Blacklisting patients

Blacklisting Patients Download the document here. 
This is another issue routinely mischaracterized by the medical community.
It is not about maintaining a list. But since the discussion of this issue is in its infancy it easily is mischaracterized.


Physicians assume a basic level of honesty from their peers. And expectations influence perception. They do not anticipate sins like rape from colleagues and the deliberate obfuscation of such. This allows the white wall of silence to be turned into a black one with nothing more than a phone call or a nuance in a referral.
Doctors, like members of any normal group, watch out for each other. If a patient never pays bills, or repeatedly files lawsuits, or habitually becomes violent, or travels around trying to get illegal prescriptions, one would expect a doctor who knew about it to warn colleagues.* But that kind of communication can result in blacklisting patients who need treatment.
A patient being blacklisted can go from doctor to doctor without getting diagnosed or treated and never know why. Blacklisting can result in permanent harm or even death and can be criminally illegal. What are the odds of the police pursuing it? Near zero. How is a patient who figures out that it is going on to persuade anyone of it? Where will be the proof? Doctors create the record. And the records are created to protect doctors, not patients (see defensive documentation). The police don’t even know where to start looking. And state medical boards are run by other doctors to whom this looks like business-as-usual. The very suggestion of having been blacklisted will “strain credulity.”

It is not always subtle. Sometimes it is one physician blatantly telling another physician to find nothing wrong with a patient, to give no tests that could uncover injuries, and no referrals that could help the patient because anything found could indict a fellow physician.
Why would a physician risk his license and intentionally ruin the life of a patient? Well, there’s really no risk. Who is going to report it? And who would believe the report? And who would do anything about it if they did? But still, what could be so awful that covering it up would be worth ruining the life of the patient? The statistics are elsewhere on this site about how many assaults, rapes and homicides are committed by healthcare workers each year against patients. Do you know why there are not a corresponding number of convictions for committing those crimes? One of the reasons is that no one in healthcare believes that their colleagues do these things, so they don’t believe they are covering up anything. They simply refuse to find or record the injuries and/or evidence of the crimes. No record of it is created in the first place. And the patient doesn’t get diagnosed or treated.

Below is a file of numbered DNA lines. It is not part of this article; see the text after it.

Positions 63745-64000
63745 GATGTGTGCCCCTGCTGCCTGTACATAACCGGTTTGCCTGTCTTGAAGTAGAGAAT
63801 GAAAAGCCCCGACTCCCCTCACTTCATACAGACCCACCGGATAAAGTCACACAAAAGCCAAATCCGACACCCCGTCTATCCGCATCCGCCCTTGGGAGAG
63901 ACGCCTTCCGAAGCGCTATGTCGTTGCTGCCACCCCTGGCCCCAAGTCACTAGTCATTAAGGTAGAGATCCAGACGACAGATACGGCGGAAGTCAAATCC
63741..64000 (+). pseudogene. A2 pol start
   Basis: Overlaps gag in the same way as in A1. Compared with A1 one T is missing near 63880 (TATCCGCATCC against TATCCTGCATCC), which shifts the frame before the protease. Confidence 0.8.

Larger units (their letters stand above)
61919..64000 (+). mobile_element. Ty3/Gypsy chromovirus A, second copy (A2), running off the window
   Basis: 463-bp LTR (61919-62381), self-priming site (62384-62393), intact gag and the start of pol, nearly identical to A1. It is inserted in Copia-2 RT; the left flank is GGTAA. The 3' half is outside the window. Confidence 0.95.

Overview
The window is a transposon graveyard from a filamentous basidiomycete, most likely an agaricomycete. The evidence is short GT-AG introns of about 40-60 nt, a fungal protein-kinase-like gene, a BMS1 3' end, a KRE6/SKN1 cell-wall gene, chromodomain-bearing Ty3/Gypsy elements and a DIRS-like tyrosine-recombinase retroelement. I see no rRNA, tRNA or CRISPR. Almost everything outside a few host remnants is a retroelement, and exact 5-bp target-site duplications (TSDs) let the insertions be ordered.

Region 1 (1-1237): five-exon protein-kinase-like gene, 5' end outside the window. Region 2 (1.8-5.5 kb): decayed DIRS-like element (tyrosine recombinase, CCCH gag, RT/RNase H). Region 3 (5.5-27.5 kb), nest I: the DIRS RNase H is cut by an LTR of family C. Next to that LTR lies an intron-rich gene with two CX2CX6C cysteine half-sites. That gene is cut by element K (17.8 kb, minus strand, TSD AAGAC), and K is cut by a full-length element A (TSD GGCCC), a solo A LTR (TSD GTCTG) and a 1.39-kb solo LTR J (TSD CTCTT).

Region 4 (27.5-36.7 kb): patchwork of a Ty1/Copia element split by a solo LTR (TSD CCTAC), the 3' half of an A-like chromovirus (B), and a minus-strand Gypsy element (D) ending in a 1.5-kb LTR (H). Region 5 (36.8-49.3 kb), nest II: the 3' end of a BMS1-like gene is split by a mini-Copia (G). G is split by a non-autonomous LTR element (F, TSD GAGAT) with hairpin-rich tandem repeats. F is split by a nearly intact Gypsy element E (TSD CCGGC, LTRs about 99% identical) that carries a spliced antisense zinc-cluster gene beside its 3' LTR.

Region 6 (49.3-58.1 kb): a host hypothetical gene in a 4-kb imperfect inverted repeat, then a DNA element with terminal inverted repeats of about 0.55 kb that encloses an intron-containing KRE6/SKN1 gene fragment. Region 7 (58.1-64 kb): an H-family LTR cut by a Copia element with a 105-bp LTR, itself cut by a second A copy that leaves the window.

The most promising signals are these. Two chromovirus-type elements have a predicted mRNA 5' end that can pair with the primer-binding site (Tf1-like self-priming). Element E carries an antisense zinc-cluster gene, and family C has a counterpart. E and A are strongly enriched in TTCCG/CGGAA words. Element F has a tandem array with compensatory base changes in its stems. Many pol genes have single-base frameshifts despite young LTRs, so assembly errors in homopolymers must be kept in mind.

All it takes to blacklist patients is a hint that the patient might be making a case against a colleague. We patients cannot stop their gossip, and we cannot communicate among ourselves to overcome it without getting sued. All we can do is be aware that it is a problem, recognize that this is an unconscious routine for them, and fight for the right to speak, complain and seek help, protection and oversight.
Doctors are supposed to consider the seriousness of the malady,
not the virtuousness of the patient.
Medicine is not like other professions. The consequences for its customers are too great. Doctors are supposed to treat villains as well as heroes, even if treating them enables villains to commit more villainy. But they don’t. If you were to go to your primary care physician with wounds received when one of his colleagues raped you, your primary care physician would diagnose you as being crazy, and so would every other physician you went to. When you hear in the news about a patient who finally lashes out in frustration, the medical community unites in diagnosing the patient as being paranoid and crazy, and journalists always accept that without question. After all, the pronouncement has been made by physicians. Why would anyone question it?
The healthcare industry is a monopoly as much as the water company or an electric utility company and has similar obligations. If power and water utilities refused service to someone, at least the victims would know that they had been cut off. Patients who are manipulated out of care without their knowing it, or even when overtly declined it, are left in a more sinister darkness.
Referral from a physician to a radiologist:
“Re: John Smith. This 57-year-old builder is requesting a CAT scan on his lumbar spine to be performed on a private, fee-paying basis. Mr. Smith is a malcontent of the highest order and holds a very warped view of life . . . expresses contempt for orthopedic surgeons, chiropractors, osteopaths, acupuncturists . . . ”
from “The World’s Worsts” by Les Krantz & Sue Sveum